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Cloud security begins with infrastructure assessment

The challenge for security teams is to safely integrate extended cloud capabilities into corporate policies and procedures.

Security professionals are facing the difficult challenge of extending security requirements to take advantage...

of cloud computing and software-as-a-service applications.
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Particularly difficult is finding ways to secure the new boundaries between the enterprise, the cloud service and the end user while managing dependencies on off-premise infrastructure and privileged operators. And they have to do all this without inhibiting flexibility and agility.

Research firm IDC predicts that 76% of U.S. organizations will use at least one SaaS-delivered application for business use by the close of 2009. Cloud-based services adoption is being driven by the business performance benefits and realized cost efficiencies. This isn't new for those of us in IT. Mission critical information already is handled in the cloud for companies that outsource email services or maintain customer information in CRM systems such as The challenge for security teams is to safely integrate extended cloud capabilities into corporate policies and procedures.

Forrester recommends the usual checklist of cloud security requirements that any enterprise would have for internally hosted applications. Authenticate users and control access to applications, tightly log and audit privileged operations, protect sensitive data to prevent loss and meet compliance mandates, and reduce risk with rigorous vulnerability management, according to Forrester. Take into account differences in the SaaS vendor's infrastructure and business practices when evaluating the sensitivity to security. For instance, expect the cloud vendor to be replicating data between data centers for performance and business continuity and expect to have a degree of shared resources with virtualized application environments.

A certain amount of due diligence is necessary before choosing a cloud business partner that should include:

SearchSecurity radio:

  • Integrate the boundaries between enterprise systems, cloud services, and the end user. In a SaaS operation, enterprise data, identities and authorizations have to flow easily between enterprise storage and cloud storage. This is essential to initially populate the system, to move data when migrating to another vendor and to manage changes in the business structure. Have security and application architects review API's and the interchange process to protect authentication strength and sustain data integrity.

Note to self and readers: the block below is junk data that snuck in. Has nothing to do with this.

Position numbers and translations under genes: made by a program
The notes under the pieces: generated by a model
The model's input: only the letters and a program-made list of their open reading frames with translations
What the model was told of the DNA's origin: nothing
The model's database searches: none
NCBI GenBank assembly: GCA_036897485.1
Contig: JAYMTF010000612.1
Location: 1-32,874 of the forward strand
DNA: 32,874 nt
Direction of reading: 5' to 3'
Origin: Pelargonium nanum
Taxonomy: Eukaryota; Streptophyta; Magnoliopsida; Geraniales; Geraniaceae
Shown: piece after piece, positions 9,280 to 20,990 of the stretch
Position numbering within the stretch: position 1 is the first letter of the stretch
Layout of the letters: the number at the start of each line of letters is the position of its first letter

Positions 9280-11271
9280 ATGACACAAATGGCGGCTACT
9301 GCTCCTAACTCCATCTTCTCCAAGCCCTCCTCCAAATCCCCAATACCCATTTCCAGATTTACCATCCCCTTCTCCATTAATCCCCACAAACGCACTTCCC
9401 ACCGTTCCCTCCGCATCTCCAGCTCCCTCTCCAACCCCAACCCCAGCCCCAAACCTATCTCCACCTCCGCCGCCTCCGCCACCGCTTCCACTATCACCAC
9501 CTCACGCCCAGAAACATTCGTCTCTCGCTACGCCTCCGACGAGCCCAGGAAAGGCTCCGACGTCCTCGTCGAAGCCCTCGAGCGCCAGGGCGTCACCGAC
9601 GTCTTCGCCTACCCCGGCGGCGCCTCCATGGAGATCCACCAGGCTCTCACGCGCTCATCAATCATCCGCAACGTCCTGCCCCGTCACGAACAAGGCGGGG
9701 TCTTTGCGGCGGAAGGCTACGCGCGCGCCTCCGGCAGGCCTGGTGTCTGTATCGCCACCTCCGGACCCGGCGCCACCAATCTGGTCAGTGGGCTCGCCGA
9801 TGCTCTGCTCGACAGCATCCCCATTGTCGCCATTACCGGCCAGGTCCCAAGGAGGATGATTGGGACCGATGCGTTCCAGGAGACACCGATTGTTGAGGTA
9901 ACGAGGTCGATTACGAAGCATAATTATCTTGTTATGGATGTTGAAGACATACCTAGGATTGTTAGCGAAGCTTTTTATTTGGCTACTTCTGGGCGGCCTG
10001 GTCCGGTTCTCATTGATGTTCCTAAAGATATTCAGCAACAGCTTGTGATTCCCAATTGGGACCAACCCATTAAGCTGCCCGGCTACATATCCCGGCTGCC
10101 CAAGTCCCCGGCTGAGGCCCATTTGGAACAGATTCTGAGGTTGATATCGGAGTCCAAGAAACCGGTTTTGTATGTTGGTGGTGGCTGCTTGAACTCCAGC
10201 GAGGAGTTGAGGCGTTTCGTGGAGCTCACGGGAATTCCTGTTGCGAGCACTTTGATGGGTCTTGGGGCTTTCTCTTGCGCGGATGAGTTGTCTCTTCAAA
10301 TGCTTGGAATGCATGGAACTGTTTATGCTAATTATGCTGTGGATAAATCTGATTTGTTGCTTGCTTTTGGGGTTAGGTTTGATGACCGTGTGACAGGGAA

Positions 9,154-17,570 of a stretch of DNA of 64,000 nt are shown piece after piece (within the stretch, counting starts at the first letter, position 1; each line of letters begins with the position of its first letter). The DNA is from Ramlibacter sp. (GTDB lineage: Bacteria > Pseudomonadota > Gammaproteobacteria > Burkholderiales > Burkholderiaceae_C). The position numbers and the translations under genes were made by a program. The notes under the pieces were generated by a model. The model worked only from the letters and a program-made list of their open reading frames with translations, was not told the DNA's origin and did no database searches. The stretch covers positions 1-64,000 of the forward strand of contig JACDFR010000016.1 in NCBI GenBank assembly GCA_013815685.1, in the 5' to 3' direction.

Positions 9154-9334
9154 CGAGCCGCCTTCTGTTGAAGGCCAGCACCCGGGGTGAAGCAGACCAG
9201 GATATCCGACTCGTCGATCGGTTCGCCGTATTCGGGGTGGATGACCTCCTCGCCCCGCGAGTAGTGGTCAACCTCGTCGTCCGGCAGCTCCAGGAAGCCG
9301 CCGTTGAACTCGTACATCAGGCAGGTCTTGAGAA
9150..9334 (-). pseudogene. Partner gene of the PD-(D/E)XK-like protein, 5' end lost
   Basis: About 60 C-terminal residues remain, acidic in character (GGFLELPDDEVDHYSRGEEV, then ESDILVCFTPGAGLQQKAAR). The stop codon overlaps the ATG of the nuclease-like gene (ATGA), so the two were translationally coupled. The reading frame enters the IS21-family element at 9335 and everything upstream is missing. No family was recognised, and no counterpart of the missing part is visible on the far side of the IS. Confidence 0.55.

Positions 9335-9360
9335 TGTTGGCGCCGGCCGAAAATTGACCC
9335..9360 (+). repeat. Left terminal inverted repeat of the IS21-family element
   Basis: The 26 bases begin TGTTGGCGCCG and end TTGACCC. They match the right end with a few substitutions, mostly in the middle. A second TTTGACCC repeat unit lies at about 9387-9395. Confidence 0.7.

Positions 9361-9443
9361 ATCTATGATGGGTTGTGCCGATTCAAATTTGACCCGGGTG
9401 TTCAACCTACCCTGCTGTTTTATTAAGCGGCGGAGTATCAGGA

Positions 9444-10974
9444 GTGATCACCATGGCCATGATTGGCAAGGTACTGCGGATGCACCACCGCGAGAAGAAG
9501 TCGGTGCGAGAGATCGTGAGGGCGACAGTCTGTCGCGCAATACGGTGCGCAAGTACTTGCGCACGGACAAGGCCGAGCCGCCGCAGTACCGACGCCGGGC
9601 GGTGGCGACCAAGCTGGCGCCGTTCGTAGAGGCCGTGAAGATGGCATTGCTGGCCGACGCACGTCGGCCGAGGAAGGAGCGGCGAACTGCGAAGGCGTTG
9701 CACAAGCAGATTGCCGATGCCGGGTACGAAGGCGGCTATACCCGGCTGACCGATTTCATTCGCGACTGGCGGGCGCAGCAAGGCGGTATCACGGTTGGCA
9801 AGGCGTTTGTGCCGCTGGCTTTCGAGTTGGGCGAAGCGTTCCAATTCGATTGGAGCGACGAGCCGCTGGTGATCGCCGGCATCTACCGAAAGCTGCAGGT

• Implement a process of regular update reviews of the cloud service technology and best practices, even extending participation in staff meetings to the cloud partner. The enterprise may be exposed to undesirable side effects, or may be slow adapting to new features, as the SaaS vendor improves their service delivery capability to grow their business. Coordination between organizations requires more effort and discipline to comment on interface plans, coordinate application release cycles, and review audit logs to avoid unpleasant surprises.


  • Focus on data security. Sensitive data can linger in third party archive vaults, end-user laptops and cloud vendor data centers. For instance, periodically ask for and inspect copies of data archives to reduce the risk of business disruption when switching vendors at the end of the agreement and require joint audit reviews to keep security efforts coordinated.

Businesses frequently take advantage of external services for special processing and/or access efficiencies. Manage the security risks to the organization by paying special attention to the new boundary conditions as data and access control policies are shared between the enterprise, SaaS vendor, and end-users.

Eric Ogren is founder and principal analyst of the Ogren Group, which provides industry analyst services for vendors focusing on virtualization and security. Prior to founding the Ogren Group, Eric served as a security industry analyst for the Yankee Group and ESG. Ogren has also served as vice president of marketing at security startups Okena, Sequation and Tizor. He can be reached by sending an email to

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